Firewalls alone are not enough to ward off today’s more highly developed range of attacks. In fact, no single security method can truly detect or stop all attacks—that is why many companies deploy multiple firewalls as additional security measures. Along those same lines, an Intrusion Detection System (IDS) is powerful tool that IT managers should consider in order to protect their information resources. In fact, IDS should be considered a part of your overall security strategy because it can provide proactive response protection (detect the attack and stop the attack). Let’s take a look at IDS and see where it fits in to your network security plans.

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Coming from all sides
From Web vulnerabilities, which allow hackers to simply deface your Web site, to the theft of your most important asset, namely, your corporate data, attacks and intrusions are no longer limited to the outside world trying to get in—they are coming from all sides. Because your firewall is deployed just inside your network, it is not concerned with the traffic that originates from within your company.

I recently read about a project where a manufacturing company introduced older PCs, which were not fully patched or protected with current antivirus software, from another location into their main network. A Trojan horse program (Osprev) was immediately able to come alive and exploit the network system from within. It managed to find its way through the network connection and began DoS attacks on 20-plus other IP addresses.

Why IDS?
There is no question that security vulnerabilities are increasing. Vulnerabilities reported by the CERT Coordination Center show that only 417 were reported in 1999. In the first three quarters of 2002, that figure was up to 3,222, a staggering increase of over 132 percent in vulnerabilities reported just within the past three years. This means that, more than ever, you need to be securing your system to the best of your abilities so that these vulnerabilities don’t wreak havoc on your network.

But, as a recent TechRepublic poll titled “Few have deployed Intrusion Detection Systems (IDS)” shows, not every one is doing as much as they can to secure their network. In fact, 38 percent of the respondents indicated they had not considered IDS, while 9 percent indicated that they had considered IDS but had decided against it.

Through software bugs, exploiting protocol weaknesses, and cracking passwords, the dedicated hacker can track down and exploit any open door you have in your line of defense. Deploying an IDS could do a lot to close those doors.

Your IDS solution protects your network assets by the following methods:

  • Accurately detecting attacks
  • Stopping the attack
  • Simplifying security management
  • Providing the proper documentation
  • Offering the flexibility needed to conform to your security policy
  • Double-checking incorrectly configured firewalls
  • Verifying that current security polices are in effect
  • Catching attacks that your firewall(s) legitimately allow through
  • Catching attempts that fail
  • Catching insider hacking
  • Detecting abnormal attacks from a terminal left unattended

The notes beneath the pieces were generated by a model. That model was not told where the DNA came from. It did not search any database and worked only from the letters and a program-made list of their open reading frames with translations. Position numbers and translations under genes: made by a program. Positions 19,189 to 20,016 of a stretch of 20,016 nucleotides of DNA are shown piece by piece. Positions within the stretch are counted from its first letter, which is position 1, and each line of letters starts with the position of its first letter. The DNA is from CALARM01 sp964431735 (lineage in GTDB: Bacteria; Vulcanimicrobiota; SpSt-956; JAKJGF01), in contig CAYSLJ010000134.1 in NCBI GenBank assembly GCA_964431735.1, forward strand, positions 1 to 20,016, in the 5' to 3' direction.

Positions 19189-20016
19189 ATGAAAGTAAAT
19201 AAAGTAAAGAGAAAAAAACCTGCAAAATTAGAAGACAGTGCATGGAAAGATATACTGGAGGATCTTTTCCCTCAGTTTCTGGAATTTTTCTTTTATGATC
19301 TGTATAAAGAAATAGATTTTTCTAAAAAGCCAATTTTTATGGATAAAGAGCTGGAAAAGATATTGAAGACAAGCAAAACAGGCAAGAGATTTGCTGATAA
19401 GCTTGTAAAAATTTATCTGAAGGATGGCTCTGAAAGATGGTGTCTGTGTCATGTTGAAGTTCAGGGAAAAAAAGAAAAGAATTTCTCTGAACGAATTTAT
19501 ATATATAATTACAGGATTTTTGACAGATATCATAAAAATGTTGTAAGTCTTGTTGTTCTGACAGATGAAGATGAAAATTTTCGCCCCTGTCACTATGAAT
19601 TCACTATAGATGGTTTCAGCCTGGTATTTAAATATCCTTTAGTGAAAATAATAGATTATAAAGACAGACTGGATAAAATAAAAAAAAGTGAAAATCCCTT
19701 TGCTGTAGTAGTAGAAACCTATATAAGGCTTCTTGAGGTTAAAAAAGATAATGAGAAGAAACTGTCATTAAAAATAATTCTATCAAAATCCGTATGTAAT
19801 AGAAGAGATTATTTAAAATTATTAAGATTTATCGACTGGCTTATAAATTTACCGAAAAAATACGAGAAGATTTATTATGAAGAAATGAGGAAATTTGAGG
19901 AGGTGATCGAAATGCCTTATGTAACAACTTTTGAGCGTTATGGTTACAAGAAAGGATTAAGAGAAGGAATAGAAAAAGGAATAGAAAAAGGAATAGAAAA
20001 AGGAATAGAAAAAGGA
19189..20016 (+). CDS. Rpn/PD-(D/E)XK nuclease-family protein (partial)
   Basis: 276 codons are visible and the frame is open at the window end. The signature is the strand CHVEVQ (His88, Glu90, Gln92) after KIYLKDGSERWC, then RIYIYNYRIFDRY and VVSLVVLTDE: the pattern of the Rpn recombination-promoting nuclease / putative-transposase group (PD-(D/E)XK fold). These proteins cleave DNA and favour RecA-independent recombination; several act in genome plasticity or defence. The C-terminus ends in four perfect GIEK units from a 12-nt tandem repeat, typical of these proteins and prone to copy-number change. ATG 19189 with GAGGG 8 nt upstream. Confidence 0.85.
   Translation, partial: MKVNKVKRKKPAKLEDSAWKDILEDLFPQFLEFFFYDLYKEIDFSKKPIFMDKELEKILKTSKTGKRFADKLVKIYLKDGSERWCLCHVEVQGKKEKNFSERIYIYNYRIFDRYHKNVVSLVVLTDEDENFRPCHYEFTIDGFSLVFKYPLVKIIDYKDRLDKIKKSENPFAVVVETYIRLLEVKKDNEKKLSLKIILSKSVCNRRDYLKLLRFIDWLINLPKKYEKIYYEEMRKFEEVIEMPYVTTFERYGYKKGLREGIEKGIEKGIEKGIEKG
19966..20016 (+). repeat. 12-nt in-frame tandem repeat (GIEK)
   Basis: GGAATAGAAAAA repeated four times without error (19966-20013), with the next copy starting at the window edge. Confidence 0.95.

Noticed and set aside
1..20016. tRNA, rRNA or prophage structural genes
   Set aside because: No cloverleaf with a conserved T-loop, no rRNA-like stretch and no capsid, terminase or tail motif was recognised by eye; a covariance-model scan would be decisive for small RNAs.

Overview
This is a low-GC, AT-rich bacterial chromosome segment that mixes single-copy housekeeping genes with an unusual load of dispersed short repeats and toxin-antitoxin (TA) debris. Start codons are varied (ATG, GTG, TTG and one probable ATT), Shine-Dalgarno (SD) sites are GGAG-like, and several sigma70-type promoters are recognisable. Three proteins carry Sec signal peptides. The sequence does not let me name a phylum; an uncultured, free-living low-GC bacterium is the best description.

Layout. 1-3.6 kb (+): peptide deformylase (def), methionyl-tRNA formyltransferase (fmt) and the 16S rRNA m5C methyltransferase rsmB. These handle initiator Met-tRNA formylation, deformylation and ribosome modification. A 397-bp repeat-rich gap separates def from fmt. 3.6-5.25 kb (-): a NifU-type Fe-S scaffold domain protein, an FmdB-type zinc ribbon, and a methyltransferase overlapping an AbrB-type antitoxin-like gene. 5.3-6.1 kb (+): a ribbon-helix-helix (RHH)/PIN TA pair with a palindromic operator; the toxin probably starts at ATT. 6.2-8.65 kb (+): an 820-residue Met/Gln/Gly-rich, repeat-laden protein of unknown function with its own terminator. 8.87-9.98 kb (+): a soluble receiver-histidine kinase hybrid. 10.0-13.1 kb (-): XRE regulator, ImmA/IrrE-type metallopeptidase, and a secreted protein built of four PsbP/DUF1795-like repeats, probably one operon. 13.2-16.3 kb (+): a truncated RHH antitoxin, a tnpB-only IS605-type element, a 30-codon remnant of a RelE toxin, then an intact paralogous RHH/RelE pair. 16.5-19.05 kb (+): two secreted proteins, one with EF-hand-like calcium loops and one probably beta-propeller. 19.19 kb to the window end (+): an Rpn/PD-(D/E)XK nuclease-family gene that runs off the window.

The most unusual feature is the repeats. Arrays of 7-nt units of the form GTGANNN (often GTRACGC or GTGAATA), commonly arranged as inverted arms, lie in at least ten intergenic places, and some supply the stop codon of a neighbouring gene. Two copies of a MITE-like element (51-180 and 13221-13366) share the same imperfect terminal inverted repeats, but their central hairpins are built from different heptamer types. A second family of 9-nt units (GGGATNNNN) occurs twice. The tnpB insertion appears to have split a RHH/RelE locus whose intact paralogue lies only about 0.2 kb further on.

• Finding holes that intruders can exploit
  • Providing for documentation before, during, and after an attack

Where does IDS fit in?
Intrusion Detection Systems can be deployed at the point of insertion, behind the firewall, on various segments and servers, or in an array of locations as a comprehensive perimeter security guard. By monitoring traffic to safeguard your system from external and internal attacks on the network wire, the IDS system watches for and stops hackers attempting to break into your system. Detection methods include using attack signatures, checking for unusual protocol anomalies, and catching rogue processes.

Types of detection systems
Hackers are constantly exploiting new vulnerabilities daily. By evolving new methods to gain access to your inner network, they launch new and sophisticated attacks that don’t follow a set pattern. While signature-based detection is a solid system, protocol-anomaly detection can be used to identify the various attacks that do not follow normal patterns. Here are the types of detection systems should you consider for your IDS security solution:

  • Stateful signature detection
  • Protocol anomaly detection
  • Backdoor detection

It is your responsibility
As the technology evolves faster than patches can be distributed, there is a new worry that companies are potentially liable for damages caused by a hacker using their systems. You must be able to prove to a court that you took “reasonable” measures to defend yourself from hackers. More important, your data is now the most critical commodity you have to protect. The combination of the data available on the network systems and the compounded difficulties involved in protecting that data make internal user and Internet systems large, vulnerable targets.

It is a common occurrence to see the media referring to intruder activities that result in financial loss, data corruption, and loss of public confidence. You have to ask yourself two questions: How much does downtime cost you, and how much will the loss of your data set you back? Ultimately, it is the due diligence of IT managers to bring to bear all technology (such as IDS) that they can to protect the corporate data they are entrusted with.